Born in Italy into a large family and baptized Francis, he lost his mother when he was only four years old. He was educated by the Jesuits and, having been cured twice of serious illnesses, came to believe that God was calling him to the religious life. Young Francis wished to join the Jesuits but was turned down, probably because of his age, not yet 17. Following the death of a sister to cholera, his resolve to enter religious life became even stronger and he was accepted by the Passionists. Upon entering the novitiate he was given the name Gabriel of Our Lady of Sorrows.Ever popular and cheerful, Gabriel quickly was successful in his effort to be faithful in little things. His spirit of prayer, love for the poor, consideration of the feelings of others, exact observance of the Passionist Rule as well as his bodily penances—always subject to the will of his wise superiors— made a deep impression on everyone.
His superiors had great expectations of Gabriel as he prepared for the priesthood, but after only four years of religious life symptoms of tuberculosis appeared. Ever obedient, he patiently bore the painful effects of the disease and the restrictions it required, seeking no special notice. He died peacefully on February 27, 1862, at age 24, having been an example to both young and old.
Gabriel of Our Lady of Sorrows was canonized in 1920.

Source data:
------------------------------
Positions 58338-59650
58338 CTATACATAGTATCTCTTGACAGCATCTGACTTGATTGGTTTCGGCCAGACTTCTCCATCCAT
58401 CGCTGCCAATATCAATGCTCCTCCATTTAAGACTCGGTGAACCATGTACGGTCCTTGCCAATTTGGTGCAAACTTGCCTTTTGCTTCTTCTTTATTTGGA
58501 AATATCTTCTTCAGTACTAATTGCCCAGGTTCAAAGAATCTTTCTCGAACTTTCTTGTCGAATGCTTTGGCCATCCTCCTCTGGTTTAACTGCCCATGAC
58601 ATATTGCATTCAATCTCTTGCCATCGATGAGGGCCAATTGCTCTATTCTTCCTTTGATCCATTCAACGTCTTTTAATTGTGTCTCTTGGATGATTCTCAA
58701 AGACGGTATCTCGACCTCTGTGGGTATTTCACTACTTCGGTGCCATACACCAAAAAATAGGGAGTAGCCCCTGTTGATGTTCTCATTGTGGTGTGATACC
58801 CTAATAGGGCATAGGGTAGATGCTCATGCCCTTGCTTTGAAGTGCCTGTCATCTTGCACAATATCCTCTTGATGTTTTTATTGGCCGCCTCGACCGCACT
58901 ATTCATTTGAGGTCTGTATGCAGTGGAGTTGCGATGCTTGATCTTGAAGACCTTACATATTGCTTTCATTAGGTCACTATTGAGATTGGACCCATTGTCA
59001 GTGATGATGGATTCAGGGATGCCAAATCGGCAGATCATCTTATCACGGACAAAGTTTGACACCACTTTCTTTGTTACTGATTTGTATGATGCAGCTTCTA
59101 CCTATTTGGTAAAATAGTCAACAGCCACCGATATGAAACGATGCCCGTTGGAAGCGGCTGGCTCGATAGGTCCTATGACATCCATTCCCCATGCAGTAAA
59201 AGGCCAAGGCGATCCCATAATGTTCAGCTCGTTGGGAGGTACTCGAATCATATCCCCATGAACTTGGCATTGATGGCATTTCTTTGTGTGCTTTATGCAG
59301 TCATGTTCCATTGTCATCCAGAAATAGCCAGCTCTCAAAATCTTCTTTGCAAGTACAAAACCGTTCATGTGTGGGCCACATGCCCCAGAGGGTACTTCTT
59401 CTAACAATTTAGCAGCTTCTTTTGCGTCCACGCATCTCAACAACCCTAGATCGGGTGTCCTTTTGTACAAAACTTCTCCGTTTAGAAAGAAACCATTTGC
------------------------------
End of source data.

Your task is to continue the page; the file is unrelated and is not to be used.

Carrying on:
A Saint February 27, 2009
Way to Go Father February 2, 2009
Monday, January 26, 2009
The Kansas Legislature’s regular chaplain wasn’t available on January 22nd, so Father Brian Schieber of Most Pure Heart of Mary Parish filled in. Here is what he prayed according to the Journal of the Kansas House of Representatives:
Gracious Father you created us in your own image and likeness and said of each and everyone of us that we are very, very good.
On this 36th anniversary of the Supreme Court decision Roe vs. Wade we remember the over 53,000,000 beautiful, innocent unborn children who have been legally exterminated in our land.
Forgive us Lord for the times that we have not raised our voices in defense of those who have no voice.
Lord may this injustice move us to action. May we no longer stand by idle. Give us the virtue of fortitude to enact just laws that will respect the unalienable rights that you our Creator have endowed, the first of these being the right to life.
By your grace, guide us to transform this culture of death into a culture of life and a civilization of love. May we here in the heartland of America have hearts on fire for life and liberty and love. We make this prayer through Christ our Lord.
Several legislators objected in press accounts. Speaking to AP, “Prayers ought to be more ecumenical,” said Rep. Tom Sawyer, a Wichita Democrat. “It’s supposed to be a prayer that all 125 people will feel comfortable praying.”
Discomfort can be a sign of conscience. Thanks for your witness Father Schieber.
And thanks to Dust of the Time for posting on this. For some reason I didn’t see it in The Star.